A Charles II oyster-veneered olivewood, marquetry and embroidered raised work cabinet
Lot 10
A Charles II oyster-veneered olivewood, marquetry and embroidered raised work cabinet on a later stand
Sold for £73,250 (US$ 123,613) inc. premium
Auction Details
A Charles II oyster-veneered olivewood, marquetry and embroidered raised work cabinet A Charles II oyster-veneered olivewood, marquetry and embroidered raised work cabinet A Charles II oyster-veneered olivewood, marquetry and embroidered raised work cabinet A Charles II oyster-veneered olivewood, marquetry and embroidered raised work cabinet A Charles II oyster-veneered olivewood, marquetry and embroidered raised work cabinet A Charles II oyster-veneered olivewood, marquetry and embroidered raised work cabinet A Charles II oyster-veneered olivewood, marquetry and embroidered raised work cabinet A Charles II oyster-veneered olivewood, marquetry and embroidered raised work cabinet
Lot Details
A Charles II oyster-veneered olivewood, marquetry and embroidered raised work cabinet on a later stand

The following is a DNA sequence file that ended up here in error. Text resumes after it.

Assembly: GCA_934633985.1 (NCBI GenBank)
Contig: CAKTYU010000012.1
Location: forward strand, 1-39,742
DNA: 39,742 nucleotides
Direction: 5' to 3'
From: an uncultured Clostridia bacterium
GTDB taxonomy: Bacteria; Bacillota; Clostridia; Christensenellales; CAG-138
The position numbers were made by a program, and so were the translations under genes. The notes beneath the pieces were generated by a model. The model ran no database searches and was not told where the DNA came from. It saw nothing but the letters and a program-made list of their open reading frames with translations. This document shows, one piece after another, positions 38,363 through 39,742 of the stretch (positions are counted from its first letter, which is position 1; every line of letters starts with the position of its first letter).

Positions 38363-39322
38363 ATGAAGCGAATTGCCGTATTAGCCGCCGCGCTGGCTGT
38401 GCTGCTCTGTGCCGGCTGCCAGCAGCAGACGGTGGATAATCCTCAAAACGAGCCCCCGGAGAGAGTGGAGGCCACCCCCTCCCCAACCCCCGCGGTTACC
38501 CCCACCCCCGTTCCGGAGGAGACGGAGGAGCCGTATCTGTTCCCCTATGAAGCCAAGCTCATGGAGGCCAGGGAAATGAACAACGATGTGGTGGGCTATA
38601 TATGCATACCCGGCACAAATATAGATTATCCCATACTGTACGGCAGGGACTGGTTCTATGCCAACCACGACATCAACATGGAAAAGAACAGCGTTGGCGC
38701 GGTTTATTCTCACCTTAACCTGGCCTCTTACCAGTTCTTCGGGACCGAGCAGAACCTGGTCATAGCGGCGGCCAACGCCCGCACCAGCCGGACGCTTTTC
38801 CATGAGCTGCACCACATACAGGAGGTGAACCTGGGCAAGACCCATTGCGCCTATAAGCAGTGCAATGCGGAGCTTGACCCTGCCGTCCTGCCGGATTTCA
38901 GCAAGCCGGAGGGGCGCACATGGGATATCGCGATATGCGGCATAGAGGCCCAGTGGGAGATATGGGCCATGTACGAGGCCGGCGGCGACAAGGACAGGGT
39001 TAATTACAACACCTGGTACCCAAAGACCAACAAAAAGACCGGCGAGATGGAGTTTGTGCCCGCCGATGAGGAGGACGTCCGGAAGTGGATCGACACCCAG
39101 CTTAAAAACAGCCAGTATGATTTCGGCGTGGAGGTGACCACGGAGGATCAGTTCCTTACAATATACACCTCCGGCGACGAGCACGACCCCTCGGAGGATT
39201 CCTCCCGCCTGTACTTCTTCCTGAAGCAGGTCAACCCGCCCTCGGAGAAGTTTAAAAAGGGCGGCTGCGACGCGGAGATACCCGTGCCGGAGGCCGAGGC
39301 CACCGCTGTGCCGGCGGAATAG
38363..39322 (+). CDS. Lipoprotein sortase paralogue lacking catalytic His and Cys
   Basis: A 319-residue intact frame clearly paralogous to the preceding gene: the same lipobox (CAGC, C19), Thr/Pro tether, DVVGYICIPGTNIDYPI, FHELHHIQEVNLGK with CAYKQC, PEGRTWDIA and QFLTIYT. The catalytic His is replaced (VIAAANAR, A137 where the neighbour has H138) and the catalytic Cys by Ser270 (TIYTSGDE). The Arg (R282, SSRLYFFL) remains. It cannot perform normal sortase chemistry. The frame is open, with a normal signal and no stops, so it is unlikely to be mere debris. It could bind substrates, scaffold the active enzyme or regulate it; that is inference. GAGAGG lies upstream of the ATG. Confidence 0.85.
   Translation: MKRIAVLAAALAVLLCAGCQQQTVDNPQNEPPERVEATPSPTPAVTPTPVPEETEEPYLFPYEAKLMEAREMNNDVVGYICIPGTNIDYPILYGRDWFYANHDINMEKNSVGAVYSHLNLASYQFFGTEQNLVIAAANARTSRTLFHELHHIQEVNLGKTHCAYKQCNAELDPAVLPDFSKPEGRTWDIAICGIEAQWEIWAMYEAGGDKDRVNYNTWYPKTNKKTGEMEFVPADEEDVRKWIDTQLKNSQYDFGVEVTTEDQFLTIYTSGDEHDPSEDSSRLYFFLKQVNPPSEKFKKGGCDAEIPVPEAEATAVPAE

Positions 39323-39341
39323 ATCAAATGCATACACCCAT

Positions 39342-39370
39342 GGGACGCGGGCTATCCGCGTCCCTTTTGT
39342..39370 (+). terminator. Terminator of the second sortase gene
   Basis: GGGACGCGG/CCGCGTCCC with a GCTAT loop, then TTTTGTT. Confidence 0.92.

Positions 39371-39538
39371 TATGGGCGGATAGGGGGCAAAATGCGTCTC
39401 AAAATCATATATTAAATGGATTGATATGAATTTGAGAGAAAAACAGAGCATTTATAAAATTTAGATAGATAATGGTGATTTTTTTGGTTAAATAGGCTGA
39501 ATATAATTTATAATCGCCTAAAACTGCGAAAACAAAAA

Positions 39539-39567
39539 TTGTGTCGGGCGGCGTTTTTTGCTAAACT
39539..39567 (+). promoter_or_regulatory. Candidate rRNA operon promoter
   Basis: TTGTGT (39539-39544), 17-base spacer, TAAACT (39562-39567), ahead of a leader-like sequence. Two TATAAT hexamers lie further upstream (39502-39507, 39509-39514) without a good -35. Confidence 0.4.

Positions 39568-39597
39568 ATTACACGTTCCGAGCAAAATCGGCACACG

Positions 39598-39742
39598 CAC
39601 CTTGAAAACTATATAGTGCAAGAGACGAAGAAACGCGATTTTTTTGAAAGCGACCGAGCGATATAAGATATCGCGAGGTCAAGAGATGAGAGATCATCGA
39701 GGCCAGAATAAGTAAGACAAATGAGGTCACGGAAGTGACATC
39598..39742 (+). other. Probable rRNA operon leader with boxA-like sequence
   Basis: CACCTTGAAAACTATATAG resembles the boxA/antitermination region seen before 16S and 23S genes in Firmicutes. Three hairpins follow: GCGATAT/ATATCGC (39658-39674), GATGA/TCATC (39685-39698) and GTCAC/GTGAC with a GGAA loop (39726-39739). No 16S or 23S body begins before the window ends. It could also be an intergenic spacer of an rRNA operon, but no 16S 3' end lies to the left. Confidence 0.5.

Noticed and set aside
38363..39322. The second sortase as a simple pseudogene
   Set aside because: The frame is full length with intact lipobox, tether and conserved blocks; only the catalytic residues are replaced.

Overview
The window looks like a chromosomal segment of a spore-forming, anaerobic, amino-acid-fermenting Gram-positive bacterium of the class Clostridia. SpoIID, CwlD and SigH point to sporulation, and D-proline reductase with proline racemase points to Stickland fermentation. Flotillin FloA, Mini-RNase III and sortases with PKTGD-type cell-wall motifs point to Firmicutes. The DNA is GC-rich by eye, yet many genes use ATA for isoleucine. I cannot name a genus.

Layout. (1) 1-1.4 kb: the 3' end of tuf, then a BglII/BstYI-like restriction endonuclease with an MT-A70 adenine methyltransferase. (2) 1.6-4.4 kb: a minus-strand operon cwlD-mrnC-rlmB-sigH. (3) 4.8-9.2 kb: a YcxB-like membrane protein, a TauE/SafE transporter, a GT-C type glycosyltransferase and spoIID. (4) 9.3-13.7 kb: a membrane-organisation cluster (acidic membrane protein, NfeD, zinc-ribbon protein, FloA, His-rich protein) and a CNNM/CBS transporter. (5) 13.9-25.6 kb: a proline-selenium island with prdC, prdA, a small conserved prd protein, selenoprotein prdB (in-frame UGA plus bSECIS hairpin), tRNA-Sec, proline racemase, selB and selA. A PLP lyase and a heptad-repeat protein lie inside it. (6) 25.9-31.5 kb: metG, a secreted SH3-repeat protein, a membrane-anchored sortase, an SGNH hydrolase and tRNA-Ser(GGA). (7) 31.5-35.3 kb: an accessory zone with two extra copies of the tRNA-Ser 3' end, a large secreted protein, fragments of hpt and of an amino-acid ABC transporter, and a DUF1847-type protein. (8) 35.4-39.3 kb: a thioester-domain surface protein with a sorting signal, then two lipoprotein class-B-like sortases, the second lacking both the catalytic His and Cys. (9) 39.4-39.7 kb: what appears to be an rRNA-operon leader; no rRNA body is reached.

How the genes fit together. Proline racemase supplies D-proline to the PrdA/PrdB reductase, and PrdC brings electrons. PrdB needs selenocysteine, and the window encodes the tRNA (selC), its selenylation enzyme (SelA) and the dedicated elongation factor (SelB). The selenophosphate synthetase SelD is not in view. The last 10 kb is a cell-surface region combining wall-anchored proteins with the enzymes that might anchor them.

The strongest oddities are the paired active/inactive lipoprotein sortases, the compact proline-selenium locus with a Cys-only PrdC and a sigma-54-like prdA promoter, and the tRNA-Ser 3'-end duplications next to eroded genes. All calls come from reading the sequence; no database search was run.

The rising top with strapwork marquetry revealing an embroidered raised work panel worked with appliqué metal purl, depicting a scene of King Herod being presented with the head of John the Baptist, by Salome above a fitted interior lined with pink silk within concave sides, the pair of doors with conforming strapwork enclosing a further pair of raised work and metal purl panels portraying Charles II and Catherine of Braganza, the interior with an arrangement of seven similarly worked drawer panels including mythological episodes from 'Narcissus and Echo' and 'The Rape of Europa', together with a group of figures possibly representing the four seasons all headed by a late 16th century armorial panel with the Haynes family arms with a small door panel below illustrating an Old Testament scene from the 'Finding of Moses', the door opening onto a mirror panels, columns and secret compartments, the finely textile panels incorporating cotton picot edged linen collars and gloves, a velvet glove and red beads and seed pearls together with embroidered coloured silk detailing including coral; leafy garlands of applied looped silk thread covered strips surrounded by similarly worked white flowers and applied metal devices featuring a crown and a staff, each panel with a cream satin ground, on a stand with one long drawer above later spiral-turned legs and waved stretchers with turned feet, 78cm wide, 44cm deep, 131cm high (30.5" wide, 17" deep, 51.5" high).